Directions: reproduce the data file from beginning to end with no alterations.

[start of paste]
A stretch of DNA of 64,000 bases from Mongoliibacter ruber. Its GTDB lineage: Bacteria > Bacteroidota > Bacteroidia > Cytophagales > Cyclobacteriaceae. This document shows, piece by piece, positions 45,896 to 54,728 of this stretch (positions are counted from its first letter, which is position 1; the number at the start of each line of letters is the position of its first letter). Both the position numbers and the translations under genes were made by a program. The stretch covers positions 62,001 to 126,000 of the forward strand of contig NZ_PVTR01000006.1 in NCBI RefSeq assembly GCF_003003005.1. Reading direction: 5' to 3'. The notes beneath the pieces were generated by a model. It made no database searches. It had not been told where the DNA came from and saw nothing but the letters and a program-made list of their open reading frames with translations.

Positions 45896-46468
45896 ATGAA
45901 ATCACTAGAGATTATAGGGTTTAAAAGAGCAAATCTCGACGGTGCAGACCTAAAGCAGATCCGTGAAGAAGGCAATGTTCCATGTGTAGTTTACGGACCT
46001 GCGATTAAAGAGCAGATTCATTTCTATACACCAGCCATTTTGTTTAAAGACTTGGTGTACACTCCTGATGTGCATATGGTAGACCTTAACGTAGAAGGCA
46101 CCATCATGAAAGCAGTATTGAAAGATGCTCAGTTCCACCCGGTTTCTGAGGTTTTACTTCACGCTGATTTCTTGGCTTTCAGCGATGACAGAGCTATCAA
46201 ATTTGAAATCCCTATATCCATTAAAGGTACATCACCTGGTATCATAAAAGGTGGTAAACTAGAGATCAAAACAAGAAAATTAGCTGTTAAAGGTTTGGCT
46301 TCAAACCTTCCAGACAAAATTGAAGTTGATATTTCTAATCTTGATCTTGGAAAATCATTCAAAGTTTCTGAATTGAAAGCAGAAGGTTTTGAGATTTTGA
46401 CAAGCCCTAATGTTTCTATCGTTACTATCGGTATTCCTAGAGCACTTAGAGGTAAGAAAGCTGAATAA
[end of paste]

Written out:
A stretch of DNA of 64,000 bases from Mongoliibacter ruber. Its GTDB lineage: Bacteria > Bacteroidota > Bacteroidia > Cytophagales > Cyclobacteriaceae. This document shows, piece by piece, positions 45,896 to 54,728 of this stretch (positions are counted from its first letter, which is position 1; the number at the start of each line of letters is the position of its first letter). Both the position numbers and the translations under genes were made by a program. The stretch covers positions 62,001 to 126,000 of the forward strand of contig NZ_PVTR01000006.1 in NCBI RefSeq assembly GCF_003003005.1. Reading direction: 5' to 3'. The notes beneath the pieces were generated by a model. It made no database searches. It had not been told where the DNA came from and saw nothing but the letters and a program-made list of their open reading frames with translations.

Positions 45896-46468
45896 ATGAA
45901 ATCACTAGAGATTATAGGGTTTAAAAGAGCAAATCTCGACGGTGCAGACCTAAAGCAGATCCGTGAAGAAGGCAATGTTCCATGTGTAGTTTACGGACCT
46001 GCGATTAAAGAGCAGATTCATTTCTATACACCAGCCATTTTGTTTAAAGACTTGGTGTACACTCCTGATGTGCATATGGTAGACCTTAACGTAGAAGGCA
46101 CCATCATGAAAGCAGTATTGAAAGATGCTCAGTTCCACCCGGTTTCTGAGGTTTTACTTCACGCTGATTTCTTGGCTTTCAGCGATGACAGAGCTATCAA
46201 ATTTGAAATCCCTATATCCATTAAAGGTACATCACCTGGTATCATAAAAGGTGGTAAACTAGAGATCAAAACAAGAAAATTAGCTGTTAAAGGTTTGGCT
46301 TCAAACCTTCCAGACAAAATTGAAGTTGATATTTCTAATCTTGATCTTGGAAAATCATTCAAAGTTTCTGAATTGAAAGCAGAAGGTTTTGAGATTTTGA
46401 CAAGCCCTAATGTTTCTATCGTTACTATCGGTATTCCTAGAGCACTTAGAGGTAAGAAAGCTGAATAA